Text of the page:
1. I have high cholesterol levels, how often should I take NH Oat Plus 26?

If your cholesterol levels are particularly high, we recommend you take 2 scoops twice daily, before breakfast and dinner for about 4-6 weeks. Once your cholesterol levels have stabilized, continue with 2 scoops daily.

2. What makes NH Oat Plus 26 different from other oat bran powder brands?

NH Oat Plus 26 is made from 100% organic oat bran powder imported from Australia and certified organic by the NASAA (Australia). It is produced through a highly refined process and contains 20% of beta-glucan. 2 scoops of NH Oat Plus 26 daily provides 3.6g of oat beta-glucan, the key to its ability in lowering cholesterol levels. It is a pleasant drink to enjoy everyday.

3. Is NH Oat Plus 26 beneficial to diabetics?

Yes, NH Oat Plus 26 is helpful for diabetics as it helps slow down the digestion rate of carbohydrates for a stable blood glucose level after meals.

4. How soon can I see improvement in my cholesterol levels?

With a minimum of 2 scoops of NH Oat Plus 26 daily, along with a diet low in saturated fat and cholesterol, improvements can be seen within 4 to 6 weeks.

A shaker is recommended for optimum mix and taste as NH Oat Plus 26’s powder is produced through an ultrafine milling technology resulting in the finest particles.

Alternatively, stir in a mug. Strictly no hot water. Take it before meals. Drink sufficient water throughout the day for optimum results.

1. Fill the shaker with cold / warm water or your favourite drink (about 300ml, strictly no hot water).

2. Pour in 2 scoops of NH Oat Plus 26.

3. Shake well until fully dissolved. Drink after preparation.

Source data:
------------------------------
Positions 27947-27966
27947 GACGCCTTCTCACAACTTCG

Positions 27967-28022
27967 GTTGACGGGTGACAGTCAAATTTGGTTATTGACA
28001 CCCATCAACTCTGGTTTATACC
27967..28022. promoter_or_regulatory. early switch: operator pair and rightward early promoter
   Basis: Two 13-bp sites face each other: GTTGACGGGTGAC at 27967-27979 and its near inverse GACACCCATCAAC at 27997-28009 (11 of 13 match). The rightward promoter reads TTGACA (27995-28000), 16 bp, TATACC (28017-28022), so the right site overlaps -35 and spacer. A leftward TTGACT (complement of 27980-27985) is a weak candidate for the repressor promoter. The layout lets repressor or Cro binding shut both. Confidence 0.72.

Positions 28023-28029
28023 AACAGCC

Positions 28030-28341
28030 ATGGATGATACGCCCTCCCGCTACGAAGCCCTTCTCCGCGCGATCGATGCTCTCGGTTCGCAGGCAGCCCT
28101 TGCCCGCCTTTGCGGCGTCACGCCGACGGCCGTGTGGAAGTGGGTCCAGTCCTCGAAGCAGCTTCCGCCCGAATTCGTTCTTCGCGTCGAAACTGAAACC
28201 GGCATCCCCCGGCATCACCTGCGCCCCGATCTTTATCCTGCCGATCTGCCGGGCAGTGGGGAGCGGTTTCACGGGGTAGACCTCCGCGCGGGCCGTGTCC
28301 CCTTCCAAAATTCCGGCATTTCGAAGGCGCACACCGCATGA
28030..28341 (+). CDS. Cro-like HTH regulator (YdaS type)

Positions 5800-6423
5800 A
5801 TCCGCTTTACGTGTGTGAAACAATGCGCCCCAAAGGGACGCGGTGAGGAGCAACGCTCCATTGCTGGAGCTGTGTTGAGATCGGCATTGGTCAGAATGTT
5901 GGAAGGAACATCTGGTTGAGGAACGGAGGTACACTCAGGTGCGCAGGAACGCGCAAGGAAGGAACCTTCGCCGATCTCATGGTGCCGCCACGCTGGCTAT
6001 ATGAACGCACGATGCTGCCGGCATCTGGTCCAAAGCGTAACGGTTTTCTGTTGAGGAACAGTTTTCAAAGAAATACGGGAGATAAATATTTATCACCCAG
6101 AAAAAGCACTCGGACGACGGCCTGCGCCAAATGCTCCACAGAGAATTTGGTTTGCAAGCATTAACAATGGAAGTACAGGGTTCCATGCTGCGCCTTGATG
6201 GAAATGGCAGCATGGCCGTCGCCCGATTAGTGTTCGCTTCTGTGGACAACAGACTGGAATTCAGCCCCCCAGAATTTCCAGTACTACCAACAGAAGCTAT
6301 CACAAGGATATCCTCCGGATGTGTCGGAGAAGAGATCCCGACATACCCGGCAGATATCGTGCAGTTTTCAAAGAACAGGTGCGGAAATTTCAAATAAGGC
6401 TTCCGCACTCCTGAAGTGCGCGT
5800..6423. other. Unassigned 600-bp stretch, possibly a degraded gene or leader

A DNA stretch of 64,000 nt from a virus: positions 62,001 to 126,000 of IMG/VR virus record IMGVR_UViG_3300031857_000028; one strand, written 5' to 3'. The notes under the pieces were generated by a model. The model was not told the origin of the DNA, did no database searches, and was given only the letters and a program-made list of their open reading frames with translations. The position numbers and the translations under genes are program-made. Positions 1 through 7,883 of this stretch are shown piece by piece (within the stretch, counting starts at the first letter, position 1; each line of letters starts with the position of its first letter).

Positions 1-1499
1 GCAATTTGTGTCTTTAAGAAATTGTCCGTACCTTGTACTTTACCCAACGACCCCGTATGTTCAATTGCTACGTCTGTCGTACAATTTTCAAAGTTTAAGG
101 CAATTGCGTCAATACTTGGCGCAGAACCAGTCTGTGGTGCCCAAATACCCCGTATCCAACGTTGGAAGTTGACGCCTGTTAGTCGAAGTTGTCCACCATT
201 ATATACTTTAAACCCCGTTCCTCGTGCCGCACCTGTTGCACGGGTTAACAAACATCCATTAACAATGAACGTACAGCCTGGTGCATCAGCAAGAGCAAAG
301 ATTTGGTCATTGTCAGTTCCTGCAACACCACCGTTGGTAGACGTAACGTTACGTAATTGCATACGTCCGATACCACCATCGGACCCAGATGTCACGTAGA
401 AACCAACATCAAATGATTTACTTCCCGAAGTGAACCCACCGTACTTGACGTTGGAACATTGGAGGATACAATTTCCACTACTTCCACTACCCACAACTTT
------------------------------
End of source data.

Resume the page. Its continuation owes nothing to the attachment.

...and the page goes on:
1. Haddad A. El Rabey, Madeha N. Al-Seeni and Hanan M. Amer, “Efficiency of Barley Bran and Oat Bran in Ameliorating Blood Lipid Profile and the Adverse Histological Changes in Hypercholesterolemic Male Rats”, Hindawi Publishing Corporation, BioMed Research International Volume 2013, Article ID 263594.
2. European Commision, “Regulation 1160/2011”, on the authorisation and refusal of authorisation of certain health claims made on foods and referring to the reduction of disease risk. Retrieved 14 Novemeber 2011.
3. Cheickna Daou and Hui Zhang, “Comprehensive Reviews in Food Science and Food Safety”, volume 11, Issue 4, first published online on 12 June 2012, page 359.
4. Wood PJ, Braaten JT, Scott FW, Riedel KD, Wolynetz MS, Collins MW. “Effect of dose and modification of viscous properties of oat gum on plasma glucose and insulin following an oral glucose load”, 1994, Br J Nutr72:731–43.
5. FSQD, MOH, “Guide to Nutrition Labelling and Claims (as at December 2010). Appendix 9: Other Conditions For Nutrient Function Claims”, pages 26-27.
6. US FDA (US Food and Drug Administration), “Guidance for Industry: A Food Labeling Guide (11. Appendix C: Health Claims)”, January 2013, pages 4-5.
7. Board of Food Standards Australia New Zealand, “Food Standards Code, Chapter 1: General Food Standards, Standard 1.2.7 – Nutrition, Health and Related Claims”, 18 January 2013.